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Manuela ARÁMBULA

Female 1925 - 2014  (89 years)


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  • Name Manuela ARÁMBULA 
    Christened 28 Mar 1924  Parroquia de Nuestra Señora de Guadalupe, Ciudad Juárez, Chihuahua, México Find all individuals with events at this location 
    Born 22 Feb 1925  Ciudad Juárez, Chihuahua, México Find all individuals with events at this location 
    Gender Female 
    Name Manuela "Nellie" ROJAS 
    Naturalization Dec 1976  El Paso, El Paso County, TX Find all individuals with events at this location 
    Died 1 Oct 2014  Paradise Valley Hospital, Phoenix, Maricopa County, AZ Find all individuals with events at this location 
    Notes 
    • (1) El Paso Herald-Post, El Paso, TX, Thursday, December 23, 1976, p. 19:

      90 naturalized

      Ninety persons became naturalized U.S. citizens in ceremonies held in U.S. District Court.

      District Judge William S. Sessions administered the oath of citizenship. The local Rebbeca Stoddert chapter of the Daughters of the American Revolution held a reception for the new citizens.

      New citizens are: . . . Manuela Rojas. . . .

      (2) The Arizona Republic, May 13, 2002:

      'Rosies' still going strong

      Daniel González
      The Arizona Republic

      Sitting at her dining room table, 77-year-old Nellie Rojas rolled up her sleeve and made a muscle, revealing bulging biceps.

      Six decades may have passed since the days when Rojas toiled 12-hour shifts riveting wings on P-38 fighters during World War II, but the muscles she forged during those long hours of hard work, men's work until then, remain strong. So are the memories of a hundred riveting guns pounding away at once, creating a deafening racket that haunts her to this day.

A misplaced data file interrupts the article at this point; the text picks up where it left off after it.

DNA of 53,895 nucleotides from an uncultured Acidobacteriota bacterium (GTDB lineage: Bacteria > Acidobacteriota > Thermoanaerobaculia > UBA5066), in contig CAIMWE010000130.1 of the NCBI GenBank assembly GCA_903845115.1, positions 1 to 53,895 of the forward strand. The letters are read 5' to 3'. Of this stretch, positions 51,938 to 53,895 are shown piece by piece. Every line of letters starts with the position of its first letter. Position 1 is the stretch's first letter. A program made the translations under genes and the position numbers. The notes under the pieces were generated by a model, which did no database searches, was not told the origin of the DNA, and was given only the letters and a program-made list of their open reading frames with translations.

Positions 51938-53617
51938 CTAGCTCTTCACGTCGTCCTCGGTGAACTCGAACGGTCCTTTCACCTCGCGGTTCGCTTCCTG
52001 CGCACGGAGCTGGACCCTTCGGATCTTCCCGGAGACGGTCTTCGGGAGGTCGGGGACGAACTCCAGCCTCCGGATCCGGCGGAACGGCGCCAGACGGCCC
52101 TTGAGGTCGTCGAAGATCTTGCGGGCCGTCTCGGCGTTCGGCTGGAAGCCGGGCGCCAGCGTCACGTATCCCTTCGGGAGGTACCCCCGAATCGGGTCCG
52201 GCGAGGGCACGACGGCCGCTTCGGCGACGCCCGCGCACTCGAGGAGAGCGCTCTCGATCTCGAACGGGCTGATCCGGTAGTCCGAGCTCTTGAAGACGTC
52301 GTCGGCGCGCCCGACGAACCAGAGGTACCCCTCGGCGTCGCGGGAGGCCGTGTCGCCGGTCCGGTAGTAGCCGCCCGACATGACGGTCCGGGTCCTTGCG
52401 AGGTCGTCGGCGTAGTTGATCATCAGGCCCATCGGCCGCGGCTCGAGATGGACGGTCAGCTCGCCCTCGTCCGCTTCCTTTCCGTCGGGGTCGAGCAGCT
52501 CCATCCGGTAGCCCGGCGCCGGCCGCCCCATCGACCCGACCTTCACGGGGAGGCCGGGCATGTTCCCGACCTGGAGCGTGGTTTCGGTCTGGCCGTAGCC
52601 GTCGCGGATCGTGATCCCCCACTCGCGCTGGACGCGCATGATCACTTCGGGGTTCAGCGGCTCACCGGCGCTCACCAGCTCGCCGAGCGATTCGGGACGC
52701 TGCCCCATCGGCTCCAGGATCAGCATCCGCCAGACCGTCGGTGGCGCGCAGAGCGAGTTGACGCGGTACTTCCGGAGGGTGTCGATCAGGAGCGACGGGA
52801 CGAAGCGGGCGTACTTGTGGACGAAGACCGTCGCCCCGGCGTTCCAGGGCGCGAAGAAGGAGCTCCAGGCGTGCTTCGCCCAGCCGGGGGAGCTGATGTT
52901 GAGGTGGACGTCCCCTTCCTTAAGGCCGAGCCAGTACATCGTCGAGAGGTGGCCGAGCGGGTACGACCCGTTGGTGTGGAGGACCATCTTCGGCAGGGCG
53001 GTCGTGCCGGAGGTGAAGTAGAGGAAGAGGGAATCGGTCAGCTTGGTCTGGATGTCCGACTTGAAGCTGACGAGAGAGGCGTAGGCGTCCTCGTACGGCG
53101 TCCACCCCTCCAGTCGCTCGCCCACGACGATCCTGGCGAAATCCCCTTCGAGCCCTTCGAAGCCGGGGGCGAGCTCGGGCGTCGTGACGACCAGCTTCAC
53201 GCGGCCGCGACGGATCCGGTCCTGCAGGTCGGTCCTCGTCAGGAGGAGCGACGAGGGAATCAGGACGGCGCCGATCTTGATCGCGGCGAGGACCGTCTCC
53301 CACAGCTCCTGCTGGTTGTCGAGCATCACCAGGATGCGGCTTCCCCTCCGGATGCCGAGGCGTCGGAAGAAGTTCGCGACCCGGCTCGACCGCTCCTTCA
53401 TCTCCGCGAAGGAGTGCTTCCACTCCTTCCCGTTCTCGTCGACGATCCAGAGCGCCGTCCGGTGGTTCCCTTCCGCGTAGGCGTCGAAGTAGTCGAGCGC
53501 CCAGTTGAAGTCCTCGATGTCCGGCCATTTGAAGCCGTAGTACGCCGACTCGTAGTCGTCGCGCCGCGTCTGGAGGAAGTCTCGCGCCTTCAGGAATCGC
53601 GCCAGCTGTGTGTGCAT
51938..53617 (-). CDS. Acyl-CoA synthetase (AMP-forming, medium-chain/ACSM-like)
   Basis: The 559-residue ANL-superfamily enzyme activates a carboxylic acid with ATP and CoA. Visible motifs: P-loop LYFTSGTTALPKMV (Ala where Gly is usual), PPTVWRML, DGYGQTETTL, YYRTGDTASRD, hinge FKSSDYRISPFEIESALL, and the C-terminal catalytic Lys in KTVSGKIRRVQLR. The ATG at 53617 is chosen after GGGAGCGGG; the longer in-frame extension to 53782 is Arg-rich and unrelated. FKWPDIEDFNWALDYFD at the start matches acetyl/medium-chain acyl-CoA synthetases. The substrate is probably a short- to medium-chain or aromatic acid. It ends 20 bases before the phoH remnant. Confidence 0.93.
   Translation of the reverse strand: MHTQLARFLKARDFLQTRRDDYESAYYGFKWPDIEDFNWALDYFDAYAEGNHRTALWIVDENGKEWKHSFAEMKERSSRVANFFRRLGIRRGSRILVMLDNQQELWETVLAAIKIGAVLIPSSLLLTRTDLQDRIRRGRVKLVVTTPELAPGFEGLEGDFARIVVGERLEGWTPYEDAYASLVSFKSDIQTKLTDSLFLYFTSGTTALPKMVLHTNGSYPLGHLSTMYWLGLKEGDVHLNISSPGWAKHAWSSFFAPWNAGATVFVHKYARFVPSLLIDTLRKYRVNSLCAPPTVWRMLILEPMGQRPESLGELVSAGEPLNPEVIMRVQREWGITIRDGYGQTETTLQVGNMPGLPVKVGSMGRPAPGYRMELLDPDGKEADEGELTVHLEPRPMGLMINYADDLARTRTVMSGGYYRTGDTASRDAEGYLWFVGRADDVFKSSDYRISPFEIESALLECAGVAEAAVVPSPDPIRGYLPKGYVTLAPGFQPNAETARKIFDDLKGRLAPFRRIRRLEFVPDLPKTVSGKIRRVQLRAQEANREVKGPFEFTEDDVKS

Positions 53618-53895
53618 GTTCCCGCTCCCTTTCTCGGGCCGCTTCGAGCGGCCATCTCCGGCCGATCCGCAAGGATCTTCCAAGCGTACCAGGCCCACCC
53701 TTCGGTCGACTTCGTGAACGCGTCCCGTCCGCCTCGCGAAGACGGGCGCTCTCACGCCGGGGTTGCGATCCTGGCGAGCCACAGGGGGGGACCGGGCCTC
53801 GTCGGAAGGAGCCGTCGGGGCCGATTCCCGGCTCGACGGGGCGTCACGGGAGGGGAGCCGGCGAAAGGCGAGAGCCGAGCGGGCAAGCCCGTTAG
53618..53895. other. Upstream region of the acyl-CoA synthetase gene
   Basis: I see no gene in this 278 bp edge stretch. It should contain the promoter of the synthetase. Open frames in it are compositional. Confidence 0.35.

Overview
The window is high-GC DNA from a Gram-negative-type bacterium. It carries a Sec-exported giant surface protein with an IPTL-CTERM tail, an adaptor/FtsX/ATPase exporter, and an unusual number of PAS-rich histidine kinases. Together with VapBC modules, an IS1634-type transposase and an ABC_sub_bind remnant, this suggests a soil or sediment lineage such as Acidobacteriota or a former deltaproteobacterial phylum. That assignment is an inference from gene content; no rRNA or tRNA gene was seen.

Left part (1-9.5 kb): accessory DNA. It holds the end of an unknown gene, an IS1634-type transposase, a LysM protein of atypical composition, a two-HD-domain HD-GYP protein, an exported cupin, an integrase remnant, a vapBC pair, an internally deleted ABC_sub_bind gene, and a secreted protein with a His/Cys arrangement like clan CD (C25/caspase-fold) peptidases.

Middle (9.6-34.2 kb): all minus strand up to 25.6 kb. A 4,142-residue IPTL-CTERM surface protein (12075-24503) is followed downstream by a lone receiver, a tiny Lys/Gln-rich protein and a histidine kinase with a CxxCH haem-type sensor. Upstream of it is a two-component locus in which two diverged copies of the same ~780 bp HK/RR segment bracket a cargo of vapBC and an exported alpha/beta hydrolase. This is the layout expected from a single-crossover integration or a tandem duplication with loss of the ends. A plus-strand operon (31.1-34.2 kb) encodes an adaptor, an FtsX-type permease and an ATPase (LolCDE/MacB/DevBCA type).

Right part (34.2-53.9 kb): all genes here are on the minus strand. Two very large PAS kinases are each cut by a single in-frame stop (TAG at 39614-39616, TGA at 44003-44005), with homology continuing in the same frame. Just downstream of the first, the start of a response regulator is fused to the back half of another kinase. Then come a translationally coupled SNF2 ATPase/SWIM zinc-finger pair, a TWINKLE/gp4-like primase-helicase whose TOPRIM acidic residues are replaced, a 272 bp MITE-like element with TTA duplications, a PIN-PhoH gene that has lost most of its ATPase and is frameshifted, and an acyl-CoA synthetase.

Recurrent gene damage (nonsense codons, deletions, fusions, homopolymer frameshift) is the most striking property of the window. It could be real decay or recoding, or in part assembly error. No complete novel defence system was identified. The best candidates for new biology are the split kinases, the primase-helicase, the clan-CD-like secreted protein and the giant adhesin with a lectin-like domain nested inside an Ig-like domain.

"Sometimes at night, if I have a hard time going to sleep, I wonder what is that noise? It's the riveting," said Rojas, of north Phoenix, who worked at Lockheed's Vega Aircraft Co., in Burbank, Calif., from 1942 until after the war.

      Untold numbers of women like Rojas kept wartime factories humming after men marched off to fight. Known by the name "Rosie the Riveter," the women never really received the recognition they deserved, but that is changing.

      Next month, the Arizona chapter will host the national convention of the American Rosie the Riveter Association in Surprise, west of Phoenix. The national group was formed in 1998, amid a sense of urgency, to honor and document the stories and legacies of these women before it's too late.

      "We are desperately trying to find all the Rosies. Most of them are over 80 years old," said founder Frances Tunnell Carter, 79, who helped build B-29s during the war at the Betchel McCombs Parsons Airplane Modification Center in Birmingham, Ala. She is president of the American Rosie the Riveter Association, which has more than 860 members.

      At the time, women were limited mostly to the teaching and nursing professions, and many women had never worked outside the home, said Carter, a retired education professor.

      Although most of the women gave up their jobs to returning servicemen, the experience they gained changed them and America forever.

      "We girls had to prove ourselves in a man's world, and that we did," said Maurine Longstreth, 76, secretary of the association's Arizona chapter.

      With more than 80 members, the Arizona chapter is the largest in the country, probably because so many people have retired here, Longstreth said.

      This will be the first time that the group's national convention will be held away from its headquarters in Warm Springs, Ga., and organizers say growing interest nationally could help boost the turnout.